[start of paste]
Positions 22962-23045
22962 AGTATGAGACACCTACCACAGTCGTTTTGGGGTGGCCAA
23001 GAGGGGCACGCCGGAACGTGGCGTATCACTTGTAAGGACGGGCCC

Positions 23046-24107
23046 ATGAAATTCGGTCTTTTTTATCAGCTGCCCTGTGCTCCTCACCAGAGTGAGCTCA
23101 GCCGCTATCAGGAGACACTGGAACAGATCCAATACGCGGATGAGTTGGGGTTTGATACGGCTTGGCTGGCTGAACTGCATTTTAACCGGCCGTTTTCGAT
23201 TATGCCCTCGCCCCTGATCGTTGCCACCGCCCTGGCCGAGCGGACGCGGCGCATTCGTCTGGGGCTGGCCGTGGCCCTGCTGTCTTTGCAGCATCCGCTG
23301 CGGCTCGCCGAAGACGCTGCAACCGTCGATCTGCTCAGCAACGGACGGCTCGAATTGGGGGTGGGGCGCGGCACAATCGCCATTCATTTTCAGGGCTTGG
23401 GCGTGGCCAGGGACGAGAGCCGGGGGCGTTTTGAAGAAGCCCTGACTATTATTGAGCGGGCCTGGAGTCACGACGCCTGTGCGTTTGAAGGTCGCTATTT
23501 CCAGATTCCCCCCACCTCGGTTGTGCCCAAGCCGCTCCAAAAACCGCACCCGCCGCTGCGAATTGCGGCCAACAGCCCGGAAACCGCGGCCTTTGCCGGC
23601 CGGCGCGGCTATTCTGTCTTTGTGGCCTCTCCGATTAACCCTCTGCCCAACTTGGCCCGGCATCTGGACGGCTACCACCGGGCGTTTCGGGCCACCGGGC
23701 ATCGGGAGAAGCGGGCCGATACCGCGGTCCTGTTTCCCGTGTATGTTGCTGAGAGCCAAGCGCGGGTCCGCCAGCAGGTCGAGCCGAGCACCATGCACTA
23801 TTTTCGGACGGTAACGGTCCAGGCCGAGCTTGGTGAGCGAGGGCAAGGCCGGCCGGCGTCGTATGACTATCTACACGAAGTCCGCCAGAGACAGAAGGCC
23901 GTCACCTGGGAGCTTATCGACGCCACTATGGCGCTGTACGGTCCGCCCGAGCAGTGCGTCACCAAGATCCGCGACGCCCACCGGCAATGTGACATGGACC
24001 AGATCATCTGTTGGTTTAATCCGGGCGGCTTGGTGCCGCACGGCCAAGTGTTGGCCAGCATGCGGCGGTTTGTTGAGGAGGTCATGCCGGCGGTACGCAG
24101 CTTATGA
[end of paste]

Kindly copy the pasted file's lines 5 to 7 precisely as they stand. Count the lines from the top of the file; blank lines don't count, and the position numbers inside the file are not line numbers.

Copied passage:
23046 ATGAAATTCGGTCTTTTTTATCAGCTGCCCTGTGCTCCTCACCAGAGTGAGCTCA
23101 GCCGCTATCAGGAGACACTGGAACAGATCCAATACGCGGATGAGTTGGGGTTTGATACGGCTTGGCTGGCTGAACTGCATTTTAACCGGCCGTTTTCGAT
23201 TATGCCCTCGCCCCTGATCGTTGCCACCGCCCTGGCCGAGCGGACGCGGCGCATTCGTCTGGGGCTGGCCGTGGCCCTGCTGTCTTTGCAGCATCCGCTG